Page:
"They had no voices: they couldn't force cries down the tremendous length of their necks."
As I mentioned in that review:
That got me to start looking up animals without a voice and most links mentioned Giraffes. However, San Diego Zoo says Giraffes do have vocal cords but they make a limited number of sounds with them.
Well, today I came across an article on IFL Science titled, Dinosaurs May Have Been Cooing To Each Other! According to a new study, the "some dinosaurs might have been mumblers, and cooed with their mouth shut rather than bellowed. Think giant dove, only with gnashing teeth."
What will become of the iconic last roars that signal the end of Jurassic Park movies, I thought! Luckily, I read ahead and found this:
"...the ability to make squeaks and squawks without opening the bill has actually evolved separately more than 16 times in the group that contains... dinosaurs. This means that it is quite likely that at least some of the creatures that are often depicted as roaring and shouting were really making far more understated coos and chirrups.
Some I can live with! Back to the description of Titans and how their neck-size prevents them from making noises, as mentioned in the book. However, according to the article, close-mouth vocalizations are more probable for most large-sized dinosaurs due to the size-dependency and the amount of lung pressure it would take for inflation of an elastic cavity. Spielberg has wrecked us forever. If we ever manage to make one relive, we'd probably end up nitpicking it back to extinction!
A guest post from the author on Del Rey and Spectra yielded this nugget:
I build my dinosaurs according to the best paleontological information I can find. Theropods –mostly carnivorous bipeds like T. rex and Deinonychus – all have feathers, at some stage of their lives. Big plant eaters like Triceratops, Parasaurolophus, and of course monstrous sauropods like Diplodocus and (yay! she’s back!) Brontosaurus, mostly do not. And Velociraptor is the size of a coyote, not a bald monster as big as a grown man.
Go here for your book excerpt. And to get much awaited for answers, visit this blog. The one that I found most useful was this one:
Anything else you would like readers to know about the world of The Dinosaur Lords and the new book, The Dinosaur Knights?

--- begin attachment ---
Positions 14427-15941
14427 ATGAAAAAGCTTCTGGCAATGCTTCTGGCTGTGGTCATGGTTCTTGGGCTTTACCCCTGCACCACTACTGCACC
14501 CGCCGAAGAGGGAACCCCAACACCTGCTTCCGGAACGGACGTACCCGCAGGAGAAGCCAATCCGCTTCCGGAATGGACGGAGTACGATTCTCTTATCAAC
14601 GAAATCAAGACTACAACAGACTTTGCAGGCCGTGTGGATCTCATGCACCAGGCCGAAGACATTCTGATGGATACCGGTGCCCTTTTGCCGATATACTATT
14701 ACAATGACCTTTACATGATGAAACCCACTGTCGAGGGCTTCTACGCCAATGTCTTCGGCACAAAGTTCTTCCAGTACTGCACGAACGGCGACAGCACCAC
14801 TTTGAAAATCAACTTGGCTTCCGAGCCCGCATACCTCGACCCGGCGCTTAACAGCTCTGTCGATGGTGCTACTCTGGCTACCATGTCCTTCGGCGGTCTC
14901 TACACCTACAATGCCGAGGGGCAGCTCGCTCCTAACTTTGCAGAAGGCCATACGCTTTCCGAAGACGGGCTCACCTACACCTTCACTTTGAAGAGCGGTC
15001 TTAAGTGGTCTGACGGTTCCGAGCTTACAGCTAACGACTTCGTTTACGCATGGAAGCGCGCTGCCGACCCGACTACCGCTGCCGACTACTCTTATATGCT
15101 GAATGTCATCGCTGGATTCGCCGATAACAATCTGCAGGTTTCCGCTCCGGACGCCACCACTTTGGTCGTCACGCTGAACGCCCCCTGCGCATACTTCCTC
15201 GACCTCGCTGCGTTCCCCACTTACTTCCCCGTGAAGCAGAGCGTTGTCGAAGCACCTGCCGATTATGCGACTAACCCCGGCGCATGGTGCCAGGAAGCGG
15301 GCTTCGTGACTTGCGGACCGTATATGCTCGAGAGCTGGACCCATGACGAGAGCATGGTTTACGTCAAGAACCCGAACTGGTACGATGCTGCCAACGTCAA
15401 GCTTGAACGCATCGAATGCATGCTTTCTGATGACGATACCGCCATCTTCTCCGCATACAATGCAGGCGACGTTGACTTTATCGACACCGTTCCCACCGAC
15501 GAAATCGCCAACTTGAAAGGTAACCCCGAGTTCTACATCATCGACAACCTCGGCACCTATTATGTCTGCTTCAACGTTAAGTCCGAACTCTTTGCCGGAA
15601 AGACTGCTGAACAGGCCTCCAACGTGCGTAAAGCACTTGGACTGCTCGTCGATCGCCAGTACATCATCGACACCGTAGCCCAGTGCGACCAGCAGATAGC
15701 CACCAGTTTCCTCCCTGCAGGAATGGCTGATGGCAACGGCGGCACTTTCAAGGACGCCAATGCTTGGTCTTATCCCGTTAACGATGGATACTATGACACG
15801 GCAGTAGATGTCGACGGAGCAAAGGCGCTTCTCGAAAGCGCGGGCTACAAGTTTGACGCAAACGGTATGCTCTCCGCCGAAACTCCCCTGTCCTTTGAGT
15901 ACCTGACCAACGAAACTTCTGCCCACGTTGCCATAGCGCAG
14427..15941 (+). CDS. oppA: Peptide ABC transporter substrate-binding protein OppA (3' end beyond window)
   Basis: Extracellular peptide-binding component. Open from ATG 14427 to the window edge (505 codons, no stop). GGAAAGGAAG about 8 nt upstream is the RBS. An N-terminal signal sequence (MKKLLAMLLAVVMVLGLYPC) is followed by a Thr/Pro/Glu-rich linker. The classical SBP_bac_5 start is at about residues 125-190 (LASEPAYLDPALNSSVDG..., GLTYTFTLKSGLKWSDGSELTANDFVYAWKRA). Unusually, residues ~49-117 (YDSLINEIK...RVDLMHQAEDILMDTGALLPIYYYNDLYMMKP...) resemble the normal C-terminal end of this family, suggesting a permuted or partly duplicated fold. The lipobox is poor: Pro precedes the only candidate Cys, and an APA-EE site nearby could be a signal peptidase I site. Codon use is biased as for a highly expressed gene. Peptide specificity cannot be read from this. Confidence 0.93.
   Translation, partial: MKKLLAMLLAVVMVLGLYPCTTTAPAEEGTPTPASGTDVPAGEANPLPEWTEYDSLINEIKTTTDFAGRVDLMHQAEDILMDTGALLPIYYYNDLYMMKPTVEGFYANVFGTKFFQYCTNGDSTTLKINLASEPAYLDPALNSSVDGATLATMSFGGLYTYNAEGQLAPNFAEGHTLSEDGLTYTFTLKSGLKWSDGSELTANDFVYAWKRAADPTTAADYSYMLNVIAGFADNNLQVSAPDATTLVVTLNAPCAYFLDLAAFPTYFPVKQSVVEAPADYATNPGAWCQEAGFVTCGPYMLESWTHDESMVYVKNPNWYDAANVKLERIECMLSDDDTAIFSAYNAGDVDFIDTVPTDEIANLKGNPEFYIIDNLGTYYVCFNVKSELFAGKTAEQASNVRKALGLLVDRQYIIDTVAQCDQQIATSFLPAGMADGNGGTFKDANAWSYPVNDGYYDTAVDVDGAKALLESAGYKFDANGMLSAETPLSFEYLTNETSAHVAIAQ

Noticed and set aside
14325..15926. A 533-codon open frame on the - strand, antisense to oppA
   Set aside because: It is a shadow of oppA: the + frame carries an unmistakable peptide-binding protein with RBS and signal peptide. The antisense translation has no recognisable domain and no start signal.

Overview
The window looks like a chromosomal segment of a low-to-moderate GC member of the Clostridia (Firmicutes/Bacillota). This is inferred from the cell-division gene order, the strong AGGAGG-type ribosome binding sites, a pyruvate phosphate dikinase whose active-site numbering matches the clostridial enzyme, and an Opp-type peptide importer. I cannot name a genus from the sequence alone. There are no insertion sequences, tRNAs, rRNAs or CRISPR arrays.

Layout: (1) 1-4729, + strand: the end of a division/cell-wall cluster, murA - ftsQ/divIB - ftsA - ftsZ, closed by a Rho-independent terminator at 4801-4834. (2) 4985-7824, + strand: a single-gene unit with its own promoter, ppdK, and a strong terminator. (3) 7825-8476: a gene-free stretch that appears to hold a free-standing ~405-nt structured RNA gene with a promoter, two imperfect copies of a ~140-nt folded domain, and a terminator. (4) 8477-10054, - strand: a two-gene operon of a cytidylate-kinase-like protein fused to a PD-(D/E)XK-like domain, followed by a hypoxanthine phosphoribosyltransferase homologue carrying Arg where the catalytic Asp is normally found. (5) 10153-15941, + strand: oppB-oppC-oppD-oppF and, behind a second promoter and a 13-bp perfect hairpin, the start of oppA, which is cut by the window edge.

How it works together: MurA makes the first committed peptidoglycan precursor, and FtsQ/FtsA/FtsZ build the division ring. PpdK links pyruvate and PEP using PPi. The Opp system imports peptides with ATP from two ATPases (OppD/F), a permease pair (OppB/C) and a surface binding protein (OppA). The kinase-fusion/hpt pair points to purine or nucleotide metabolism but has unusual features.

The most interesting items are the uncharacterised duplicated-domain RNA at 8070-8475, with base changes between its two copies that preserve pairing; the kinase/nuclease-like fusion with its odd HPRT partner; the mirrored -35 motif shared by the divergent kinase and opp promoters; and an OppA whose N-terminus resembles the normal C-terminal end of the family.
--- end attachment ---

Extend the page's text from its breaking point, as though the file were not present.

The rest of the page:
A few things:
- It’s not set on Earth. Not Earth past, not Earth present, not Earth future, not alt.Earth. It’s set on a planet called Paradise.
- Paradise is a whole world, with a world’s worth of widely differing environments, ecological and cultural. What you see in this (first, I hope) trilogy is a slice of both. It’s far from the whole thing, although you catch glimpses of other lands and societies.
- Dinosaurs (and pterosaurs, and marine reptiles) are animals. Like the animals we know, some are pretty smart and some are pretty dumb. I used to use the high concept, The Renaissance, with dinosaurs, until I realized that suggested raptors with ruffs and rapiers. Nope, nope, nope. (And thanks again to that mysterious GRRM fellow for providing the perfect capsule summary! Yeah, it’s right there on the cover.)
- It’s a playground for me to tell the stories I most want to read. If the thought of knights, or samurai, or various indigenous warriors riding dinosaurs to battle appeal to you, you might want to read ’em too. Everyone’s invited!
- I have an unhealthy fondness for numbered lists.
I followed the blog tour and found out the author's favorite dinosaur happens to be the Triceratops, the three books he'd take to a deserted island would be:1) Lord of Light by Roger Zelazny
2) The Moon is a Harsh Mistress by Robert A. Heinlein
3) Raft Building and Provisioning for Protracted Ocean Voyagesand he also held an AMA session on Reddit! In the session, he mentions that there will be at least 4 more books in the series. So excited! There was something about a giveaway but sadly, it was not open to readers outside of US/Can and I live right on the other side of the world!